Coats of many colours

11th November 1994 at 00:00
Martin Child welcomes the return of forgotten crafts, like stained-glass windows.

Paper and board are all very well, canvas may be possible for the lucky few, but often there is a tendency to think quite narrowly about surfaces to work upon when planning art lessons.

In the art and design tradition something is often forgotten craft skills. These are in evidence in printmaking and fabric work, but where else can we encourage "different" techniques? It can be an extremely motivating factor for pupils to explore and learn a new process. Immense satisfaction can be achieved when working with different materials.

The problem with "craft processes" is that often they work towards a pre-determined end, but this is not the only way. Open-ended tasks are perfectly feasible if ideas are well presented and pupils are encouraged to think for themselves.

From time to time artists, especially over the past century, have dabbled with craft processes alongside their more traditional work. For example, Chagall, Matisse, John Piper and Edward Burne-Jones all designed stained-glass windows. Just think of it making an image which will come alive with light.

To create proper stained glass requires considerable skill and is likely to be a dangerous classroom activity. However, glass paints have now been developed which enable any glass object to be exquisitely decorated. Liquid Metal Paste (available in different metallic finishes) permits a lead-like edging to be drawn to delineate the outline of shapes, with colour added at a later stage.

Although quite different from "real" stained-glass, in fact this process is not limiting; on the contrary, it opens up a huge number of possibilities. Any glass object can now have a kaleidoscope of colour added. So sheetglass, mirrors, wine glasses, bottles, or even jam jars can provide an excellent surface for a design. Be warned though, the final work, although very durable, will not be useable you will not be able to drink from and wash glasses, for example.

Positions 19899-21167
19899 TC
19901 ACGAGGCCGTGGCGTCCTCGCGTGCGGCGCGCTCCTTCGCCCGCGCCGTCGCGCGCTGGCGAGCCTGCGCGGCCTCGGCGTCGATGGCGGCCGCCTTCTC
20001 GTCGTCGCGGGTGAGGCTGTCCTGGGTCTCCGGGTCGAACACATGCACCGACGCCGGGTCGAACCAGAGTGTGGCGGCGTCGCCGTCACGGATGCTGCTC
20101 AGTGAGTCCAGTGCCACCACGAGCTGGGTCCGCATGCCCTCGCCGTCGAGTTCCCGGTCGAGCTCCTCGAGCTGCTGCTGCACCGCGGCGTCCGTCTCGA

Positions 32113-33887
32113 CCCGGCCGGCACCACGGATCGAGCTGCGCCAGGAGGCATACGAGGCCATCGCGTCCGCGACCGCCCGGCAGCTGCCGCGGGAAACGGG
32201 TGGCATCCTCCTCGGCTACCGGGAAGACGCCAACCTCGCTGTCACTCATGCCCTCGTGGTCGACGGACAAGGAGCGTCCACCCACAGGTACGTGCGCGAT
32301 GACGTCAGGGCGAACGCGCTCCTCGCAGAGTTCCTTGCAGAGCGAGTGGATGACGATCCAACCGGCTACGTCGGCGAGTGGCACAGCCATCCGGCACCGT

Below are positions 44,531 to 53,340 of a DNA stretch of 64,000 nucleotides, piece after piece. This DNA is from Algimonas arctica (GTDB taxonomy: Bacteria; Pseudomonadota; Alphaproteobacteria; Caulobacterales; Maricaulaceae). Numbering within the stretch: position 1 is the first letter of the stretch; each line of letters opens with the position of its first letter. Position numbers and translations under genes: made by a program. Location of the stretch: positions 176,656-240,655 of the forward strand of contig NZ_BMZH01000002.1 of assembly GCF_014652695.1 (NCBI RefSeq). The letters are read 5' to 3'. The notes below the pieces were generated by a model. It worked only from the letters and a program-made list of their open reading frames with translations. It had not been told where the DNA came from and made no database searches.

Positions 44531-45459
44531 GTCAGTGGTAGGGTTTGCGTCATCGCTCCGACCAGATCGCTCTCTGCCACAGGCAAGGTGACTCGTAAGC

The skills pupils will learn from the process of, say, decorating a jam-jar or wine bottle, are considerable. Design planning and execution require a fair degree of imagination, visualisation and dexterity.

Both solvent and water-based products are available from a number of suppliers. Water-based colours are better for younger pupils as the mess is easier to clean, but solvent-based paints are more durable and colours seem brighter.

Mistakes can easily be rectified with a water (or solvent) soaked cloth, and brushes should be immediately cleaned.

Very different effects can be achieved by painting with solid acrylics on to glass. (Any acrylics, PVA paint or even PVA glue mixed with paint will work). As the colour is opaque, it forces the shape of the glass to be considered as a kind of three-dimensional canvas and the results, although not revealing anything of the qualities of the glass, can still be very exciting.

If trying this technique, it is sensible to prime the bottle with white acrylic paint, emulsion or gesso first. Rene Magritte painted a series of bottles (in oils), transforming them into paintings most notably nudes.

If you are wary of letting pupils loose on breakable and therefore potentially dangerous glass, a safer alternative is PVC sheeting which has the added advantage that thin sheets can also be bent into different shapes.

Expense, and the mess factor, are worth it to provide students with the experience of creating "images with light". From time to time introducing a new, different technique and pace to an art lesson can re-vitalise enthusiasm within a group. Not every pupil will be enthralled with endless painting and drawing, but try construction, printmaking, group work or even painting on glass and different pupils will have opportunities to excel.

I have been experimenting with various solvent and water-based products. Specialist Crafts' Glass Paint and Marabu Decorglas are water-soluble, Pebeo Vitrail is available in both water-based and solvent-based colour, while Lefranc Bourgeois Vitrail is solvent-based. All are of good quality and are quite economical a little colour goes a long way.

Specialist Crafts' Glass Paint, 50ml Pounds 2.27 . Tel: 0533 510405 Edding Marabu Decorglass, 15ml Pounds 1.29 ; 50ml Pounds 3.05. Tel: 0727 84668 Philip Tacey Pebeo Vitrail, water-based 45ml Pounds 2.25; solvent-based 45ml Pounds 2.35. Tel: 0264 332171 Colart Lefranc Bourgeois Vitrail, 50ml Pounds 2.38; 250ml Pounds 9.36. Tel: 081-427 4343. Prices all include VAT.

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